President Barack Obama’s plan to have the federal government pay for the first two years of community college could open doors for thousands of students, particularly first-generation Salt Lake Community College students.
SLCC students and faculty were invited to an open forum at South City Campus to exchange ideas and tactics about how to improve the community college. One of the topics SLCC President Deneece Huftalin discussed on Feb. 4 was Obama’s proposal on the community college student-funding plan.
“Any plan that helps students see that coming to a community college and… moving on into the world of work is a(n)… option for them… including this plan is a great thing because it helps [our] students,” says Huftalin.
“[I want to make sure] that community college is accessible for everybody,” says Obama. “What I would like to do is to see the first two years of community college free for anybody who is willing to work for it.”
Obama framed it as an economic advantage, considering it vital to national, as well as global competitiveness. Greatly affecting SLCC, Huftalin feels this plan would give people an opportunity to attend school who believed it was out of their reach.
“A lot of our students who are first-generation students don’t know that college can be in their future,” says Huftalin. “[When these students hear] that somebody else is going to pay for [their schooling]… [it] opens up a door that has never been opened.”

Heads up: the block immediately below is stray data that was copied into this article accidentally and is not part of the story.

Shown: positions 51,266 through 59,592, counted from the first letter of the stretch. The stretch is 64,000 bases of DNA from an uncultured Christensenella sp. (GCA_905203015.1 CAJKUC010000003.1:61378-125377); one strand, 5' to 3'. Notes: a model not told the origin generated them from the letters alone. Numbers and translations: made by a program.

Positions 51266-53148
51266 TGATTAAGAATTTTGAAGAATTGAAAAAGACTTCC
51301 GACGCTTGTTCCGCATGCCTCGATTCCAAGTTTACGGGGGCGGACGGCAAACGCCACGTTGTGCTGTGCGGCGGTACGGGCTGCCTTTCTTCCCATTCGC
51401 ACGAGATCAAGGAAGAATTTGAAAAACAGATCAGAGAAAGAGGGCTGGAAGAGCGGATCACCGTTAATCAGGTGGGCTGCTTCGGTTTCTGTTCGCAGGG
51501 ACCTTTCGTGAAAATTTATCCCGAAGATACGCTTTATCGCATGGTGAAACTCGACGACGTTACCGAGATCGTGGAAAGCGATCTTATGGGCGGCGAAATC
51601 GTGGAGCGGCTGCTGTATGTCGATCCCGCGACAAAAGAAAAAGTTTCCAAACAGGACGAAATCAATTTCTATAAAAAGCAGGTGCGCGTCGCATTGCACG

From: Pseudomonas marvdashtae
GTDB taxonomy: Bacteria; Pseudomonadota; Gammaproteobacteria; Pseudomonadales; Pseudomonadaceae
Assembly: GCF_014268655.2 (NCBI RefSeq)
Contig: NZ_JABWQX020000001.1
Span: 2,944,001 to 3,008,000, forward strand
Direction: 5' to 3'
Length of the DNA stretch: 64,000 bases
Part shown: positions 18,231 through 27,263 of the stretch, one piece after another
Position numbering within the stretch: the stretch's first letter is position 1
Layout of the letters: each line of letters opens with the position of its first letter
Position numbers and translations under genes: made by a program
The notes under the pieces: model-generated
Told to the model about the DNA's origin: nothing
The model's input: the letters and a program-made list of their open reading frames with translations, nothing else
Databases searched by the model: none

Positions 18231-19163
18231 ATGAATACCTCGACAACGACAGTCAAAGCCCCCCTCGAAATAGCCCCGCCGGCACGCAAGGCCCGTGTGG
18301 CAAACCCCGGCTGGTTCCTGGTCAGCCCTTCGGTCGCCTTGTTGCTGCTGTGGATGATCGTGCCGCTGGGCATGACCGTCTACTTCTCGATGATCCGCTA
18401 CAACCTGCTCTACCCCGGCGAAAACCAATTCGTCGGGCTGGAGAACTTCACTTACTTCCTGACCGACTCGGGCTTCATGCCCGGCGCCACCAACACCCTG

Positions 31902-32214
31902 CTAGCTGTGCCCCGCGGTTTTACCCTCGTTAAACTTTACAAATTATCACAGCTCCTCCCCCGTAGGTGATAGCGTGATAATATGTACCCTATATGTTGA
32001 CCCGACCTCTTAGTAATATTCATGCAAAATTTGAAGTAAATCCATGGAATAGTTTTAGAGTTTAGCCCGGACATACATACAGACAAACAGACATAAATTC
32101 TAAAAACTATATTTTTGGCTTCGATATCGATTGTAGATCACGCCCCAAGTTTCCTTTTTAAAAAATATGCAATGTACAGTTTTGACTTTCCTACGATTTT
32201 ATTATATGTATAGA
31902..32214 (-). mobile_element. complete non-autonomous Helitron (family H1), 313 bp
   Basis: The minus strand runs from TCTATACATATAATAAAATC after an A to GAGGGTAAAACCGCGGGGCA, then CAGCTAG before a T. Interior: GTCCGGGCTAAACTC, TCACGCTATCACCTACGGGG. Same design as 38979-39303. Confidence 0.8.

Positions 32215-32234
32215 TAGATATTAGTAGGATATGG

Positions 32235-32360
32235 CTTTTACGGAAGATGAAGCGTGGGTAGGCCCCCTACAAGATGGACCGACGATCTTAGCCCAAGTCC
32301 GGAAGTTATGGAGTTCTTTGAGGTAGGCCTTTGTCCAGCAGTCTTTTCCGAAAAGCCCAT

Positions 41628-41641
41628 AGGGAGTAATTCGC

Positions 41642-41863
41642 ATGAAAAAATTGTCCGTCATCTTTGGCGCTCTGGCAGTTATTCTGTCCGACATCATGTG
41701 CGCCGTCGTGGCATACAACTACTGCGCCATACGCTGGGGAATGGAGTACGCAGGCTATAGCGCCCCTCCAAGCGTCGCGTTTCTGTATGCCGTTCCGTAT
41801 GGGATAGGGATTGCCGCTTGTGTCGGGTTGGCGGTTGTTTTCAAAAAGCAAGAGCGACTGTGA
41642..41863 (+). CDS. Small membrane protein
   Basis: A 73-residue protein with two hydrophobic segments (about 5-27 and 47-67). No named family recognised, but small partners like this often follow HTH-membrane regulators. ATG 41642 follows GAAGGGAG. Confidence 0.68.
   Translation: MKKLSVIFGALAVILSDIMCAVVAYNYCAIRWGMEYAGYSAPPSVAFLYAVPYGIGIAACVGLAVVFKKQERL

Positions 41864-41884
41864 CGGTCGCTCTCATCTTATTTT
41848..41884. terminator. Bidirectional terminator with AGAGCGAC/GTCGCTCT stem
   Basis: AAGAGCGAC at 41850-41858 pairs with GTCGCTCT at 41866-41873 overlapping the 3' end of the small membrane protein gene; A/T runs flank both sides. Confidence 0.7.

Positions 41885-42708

While many positive aspects could come from this plan, Huftalin and students express certain doubts.
Huftalin says she believes the money supporting students’ two years of community college needs to be watched carefully. She also explained that students benefiting from such a program would need “the support, the placement, the advising, and the classes they need to actually stay on track and move forward to earn a degree.”
“U.S. community colleges have the responsibility to have the infrastructure available so students can attend for free,” says Huftalin. One of her concerns is that students will drop out of school and not do anything with the education they receive. However, President Huftalin believes that SLCC has the support systems to curb this potential problem.
SLCC student Jake Jones is also concerned about the plan’s effects on SLCC. He believes it could dilute the quality of college.
“If you have to work and pay for something, you tend to appreciate it more and work harder to succeed,” says Jones.
SLCC student Sage Service, completing her last semester studying social work, has five children. She feels Obama’s proposal could positively affect her children, but could negatively impact the federal Pell Grant program as well.
“[I] feel [that] it could attract many people to community college [who] have never considered it as an option. That in turn would impact four-year universities.” says Service. “The universities are going to really need to step up their programs… It might actually create a better system and they might have to lower some prices or find more ways to make up the differences,” says Service.